Stronger models, of course, lose less value, but you have to be aware that most generic models tend to depreciate for the first 3-4 years. Let us see a general idea of how that works.
This chart shows the amount of deprecated value as a percentage of the original cost.
|Engine Size||Year 1||Year 2||Year 3||Year 4|
|400cc – 500cc||23%||15%||10%||< 10%|
|> 600cc||18%||15%||15%||< 10%|
As you can see, most models will reach its peak depreciation in three-years’ time, after which their value will remain mostly the same. Despite being quite good long-term, ATVs will lose their value, but there are some things you can do to slow the process down and reduce the percentages as presented above. They are:
- Usage and maintenance – the more you use it, the more it will lose its value. But that is a rather logical thing, right? Well, it is a fact that after more usage and mileage, ATVs tend to lose its original value, despite being pretty reliable long-term. So, even if you don’t overuse them, they will lose some value. So, if you want to reduce the percentages, use your ATV as less as possible, if you can afford it. Also, maintain it regularly, because a well-maintained ATV will certainly keep a lot of its original value.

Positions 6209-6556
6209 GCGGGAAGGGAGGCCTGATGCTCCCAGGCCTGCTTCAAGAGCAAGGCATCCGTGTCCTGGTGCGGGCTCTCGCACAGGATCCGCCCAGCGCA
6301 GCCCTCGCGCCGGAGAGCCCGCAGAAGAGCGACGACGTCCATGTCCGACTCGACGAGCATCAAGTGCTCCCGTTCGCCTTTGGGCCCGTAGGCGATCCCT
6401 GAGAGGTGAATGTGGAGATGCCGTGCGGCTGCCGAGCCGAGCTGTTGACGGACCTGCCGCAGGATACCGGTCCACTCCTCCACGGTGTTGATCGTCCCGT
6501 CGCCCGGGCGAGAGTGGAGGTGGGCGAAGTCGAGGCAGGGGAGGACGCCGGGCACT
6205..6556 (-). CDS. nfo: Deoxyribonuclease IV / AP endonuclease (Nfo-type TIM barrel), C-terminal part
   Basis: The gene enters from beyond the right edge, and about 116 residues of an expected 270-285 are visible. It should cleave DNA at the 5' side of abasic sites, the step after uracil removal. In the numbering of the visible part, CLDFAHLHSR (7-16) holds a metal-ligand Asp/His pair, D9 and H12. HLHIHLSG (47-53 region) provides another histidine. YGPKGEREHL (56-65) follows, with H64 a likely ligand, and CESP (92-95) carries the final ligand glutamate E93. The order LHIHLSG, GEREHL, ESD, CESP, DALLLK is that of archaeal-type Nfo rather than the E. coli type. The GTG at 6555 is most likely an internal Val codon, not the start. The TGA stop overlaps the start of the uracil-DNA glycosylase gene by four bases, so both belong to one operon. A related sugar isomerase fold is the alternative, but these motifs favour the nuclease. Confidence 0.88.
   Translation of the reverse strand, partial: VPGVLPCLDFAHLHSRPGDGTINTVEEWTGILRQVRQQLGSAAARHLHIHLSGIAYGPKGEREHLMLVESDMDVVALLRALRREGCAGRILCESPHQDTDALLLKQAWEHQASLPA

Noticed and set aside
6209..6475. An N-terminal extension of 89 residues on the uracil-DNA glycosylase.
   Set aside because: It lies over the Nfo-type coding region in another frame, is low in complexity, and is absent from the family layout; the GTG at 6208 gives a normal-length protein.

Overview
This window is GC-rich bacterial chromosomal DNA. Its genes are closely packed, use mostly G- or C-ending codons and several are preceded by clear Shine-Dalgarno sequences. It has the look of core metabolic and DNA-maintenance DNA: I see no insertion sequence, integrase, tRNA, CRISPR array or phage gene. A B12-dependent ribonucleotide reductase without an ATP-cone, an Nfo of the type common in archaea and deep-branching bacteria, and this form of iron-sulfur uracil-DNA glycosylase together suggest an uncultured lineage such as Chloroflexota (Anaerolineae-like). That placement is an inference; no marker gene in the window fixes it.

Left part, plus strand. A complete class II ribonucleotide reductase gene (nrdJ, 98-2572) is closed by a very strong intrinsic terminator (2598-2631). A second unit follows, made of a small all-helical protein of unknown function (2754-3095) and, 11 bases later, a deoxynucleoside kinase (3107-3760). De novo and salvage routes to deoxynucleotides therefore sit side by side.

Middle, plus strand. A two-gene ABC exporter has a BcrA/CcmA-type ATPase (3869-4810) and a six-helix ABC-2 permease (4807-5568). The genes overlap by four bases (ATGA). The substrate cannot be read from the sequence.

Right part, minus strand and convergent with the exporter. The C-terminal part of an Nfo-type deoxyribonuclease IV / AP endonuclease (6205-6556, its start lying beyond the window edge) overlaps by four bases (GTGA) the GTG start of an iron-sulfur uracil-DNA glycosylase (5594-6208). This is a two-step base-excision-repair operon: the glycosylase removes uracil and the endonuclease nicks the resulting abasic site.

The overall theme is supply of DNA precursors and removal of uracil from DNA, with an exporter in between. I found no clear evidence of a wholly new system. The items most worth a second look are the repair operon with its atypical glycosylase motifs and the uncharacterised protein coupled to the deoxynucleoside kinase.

- Brands and models – some brands and models just depreciate less, whatever you do to them (unless you completely wreck them, of course). They are usually trusted manufacturers and proven brands, who usually cost more in the beginning and lose their value more slowly.
- Customization – adding different customizations or building your own ATV will not only increase its value, but also reduce its depreciation over time, since most personal models built by enthusiasts value highly in the ATV community.
- Local community – interestingly enough, where you live can strongly influence the prices of your ATV. If you live in a big city, you’ll probably not be able to keep its value high, simply because there is no market for ATVs there. But, if you live somewhere where ATVs are popular and often used, you can keep its value high even after some time.